"Any empty ice bags left behind?"
Someone had cleaned up.
"The scene's still intact?"
He scowled. "I never got a chance to see the scenebecause my involvement began at five thirty a.m. today when Deputy ChiefWeinberg woke me from a rare good dream. The DVD, the key to the house, and what'spassing for a file were messengered to my house ten minutes later."
"High intrigue and an egregious break inprocedure," I said. "Sounds like orders from on high."
He continued slowly up the drive, checking out thesurroundings. Layers of greenery to the left, a two-story Colonial mansion tothe right. The big house was wood-sided like the bungalow, but what I could seeof it was painted white and adorned with black shutters. It sat on a generouslot partitioned from Freeman's skimpy ribbon of real estate by a ten-footstucco fence topped with used brick. Bougainvillea topped areas of brick,amping up the privacy quotient on both sides.
The smaller structure might've begun life as anoutbuilding of the manse, back when multi-acre estates spread across Valleyhillsides. A guesthouse, servant's quarters, maybe tack storage for one of thecowboy actors wanting proximity to the Burbank film-lots that passed for WildWest badlands.
Milo rolled to a stop inches from the Crown Vic. No oneat the wheel, but a man in a cream-colored suit emerged from behind thebungalow.
A hair over Milo's six three, he was broad, black,bespectacled. The suit was double-breasted and tailored to nearly conceal a gunbulge.
He gave a cursory nod. "Milo."
"And this is..."
"That makes it sound like I'm in therapy,Stan."
"Therapy's in fashion now, Milo. The departmentlooks kindly on self-awareness and insight."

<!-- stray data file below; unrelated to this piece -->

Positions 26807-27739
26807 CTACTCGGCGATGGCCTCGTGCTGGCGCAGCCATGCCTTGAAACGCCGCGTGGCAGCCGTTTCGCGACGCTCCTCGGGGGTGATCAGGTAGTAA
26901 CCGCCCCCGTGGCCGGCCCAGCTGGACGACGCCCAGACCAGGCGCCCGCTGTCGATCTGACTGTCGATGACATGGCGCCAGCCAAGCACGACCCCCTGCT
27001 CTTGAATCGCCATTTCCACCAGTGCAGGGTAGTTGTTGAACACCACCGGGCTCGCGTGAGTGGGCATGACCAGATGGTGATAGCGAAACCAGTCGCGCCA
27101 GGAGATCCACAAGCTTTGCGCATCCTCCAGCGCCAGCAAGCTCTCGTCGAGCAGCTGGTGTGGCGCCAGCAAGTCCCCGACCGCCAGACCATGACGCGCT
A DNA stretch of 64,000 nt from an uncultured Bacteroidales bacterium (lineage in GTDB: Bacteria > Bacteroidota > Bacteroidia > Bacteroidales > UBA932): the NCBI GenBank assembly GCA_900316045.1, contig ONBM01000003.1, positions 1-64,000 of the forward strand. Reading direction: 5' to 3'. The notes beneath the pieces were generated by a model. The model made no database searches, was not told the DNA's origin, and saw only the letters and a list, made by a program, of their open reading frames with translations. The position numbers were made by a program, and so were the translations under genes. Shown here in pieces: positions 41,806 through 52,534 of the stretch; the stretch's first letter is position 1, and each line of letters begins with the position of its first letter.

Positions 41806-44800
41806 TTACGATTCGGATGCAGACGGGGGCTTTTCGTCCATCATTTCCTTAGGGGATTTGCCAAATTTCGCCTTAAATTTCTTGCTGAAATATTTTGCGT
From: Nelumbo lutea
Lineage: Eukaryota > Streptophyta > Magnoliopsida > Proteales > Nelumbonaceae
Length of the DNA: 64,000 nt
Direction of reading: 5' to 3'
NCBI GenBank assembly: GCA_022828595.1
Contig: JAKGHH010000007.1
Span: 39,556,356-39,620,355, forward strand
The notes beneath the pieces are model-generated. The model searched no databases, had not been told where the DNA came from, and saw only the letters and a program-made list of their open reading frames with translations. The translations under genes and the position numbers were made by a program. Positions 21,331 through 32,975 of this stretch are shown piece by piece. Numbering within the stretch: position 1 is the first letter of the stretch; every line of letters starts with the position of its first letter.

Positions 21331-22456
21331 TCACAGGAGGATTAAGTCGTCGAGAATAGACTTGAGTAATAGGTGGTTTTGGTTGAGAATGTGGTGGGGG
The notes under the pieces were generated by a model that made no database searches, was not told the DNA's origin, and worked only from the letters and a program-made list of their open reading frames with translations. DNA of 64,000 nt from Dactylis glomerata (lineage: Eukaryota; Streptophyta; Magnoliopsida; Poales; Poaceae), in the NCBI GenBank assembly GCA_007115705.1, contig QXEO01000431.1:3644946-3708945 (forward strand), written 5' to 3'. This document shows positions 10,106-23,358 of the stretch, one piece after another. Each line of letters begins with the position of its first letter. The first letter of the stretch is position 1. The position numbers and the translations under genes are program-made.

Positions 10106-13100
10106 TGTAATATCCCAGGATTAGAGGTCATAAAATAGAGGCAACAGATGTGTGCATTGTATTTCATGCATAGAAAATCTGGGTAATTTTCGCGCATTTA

"Must have missed that memo."
A big hand extended. "Stanley Creighton,Doctor."
Milo said, "What brings you down from Olympus,Stan?"
"More like Bunker Hill," said Creighton."I'm here to keep an eye out."
"New clause in the captain's job description?"
Creighton said, "One does what one is told." Heturned to me. "Speaking of which, Doctor, I appreciate what you do but youshouldn't be here."
"He's cleared for takeoff, Stan."
Creighton frowned. Cool morning but the back of his neckwas moist ebony. "I must've missed that memo."
"Probably buried under a pile of wisdom from HisMunificence."
Creighton flashed beautiful teeth. "Why don't youcall him that to his face? Doctor, you really need to absent yourself."
"Stan, he really doesn't."
Creighton's smile degraded to something cold andmenacing. "You're telling me you got papal dispensation for his presenceat this specific crime scene?"
"Why would I improvise about that, Stan?"
"Why indeed," said Creighton. "Except forthe fact that rationality doesn't always figure into human behavior. Which iswhy my wife, who has an M.D., still smokes a pack and a half a day."
"Feel free to call the Vatican to verify,Stan."
Creighton studied me. "Can I assume that LieutenantSturgis has informed you of the need for exceptional discretion here,Doctor?"
"Exceptional," he repeated.
"I love exceptions," I said.
"Why's that, Doctor?"
"They're a lot more interesting than rules."
Creighton tried to smile again. The result fit him likepanty hose on a mastiff. "I respect what you do, Doctor. My wife's aneurologist, works with psychologists all the time. But now I'm wondering ifLieutenant Sturgis relies on you so not because of your professional skills,maybe it's more of a personality thing." Expanding his chest. "As inwiseass loves company."
Before I could answer he wheeled on Milo. "How muchtime are you going to need here?"
"Hard to say."
"I'm after a little more precision."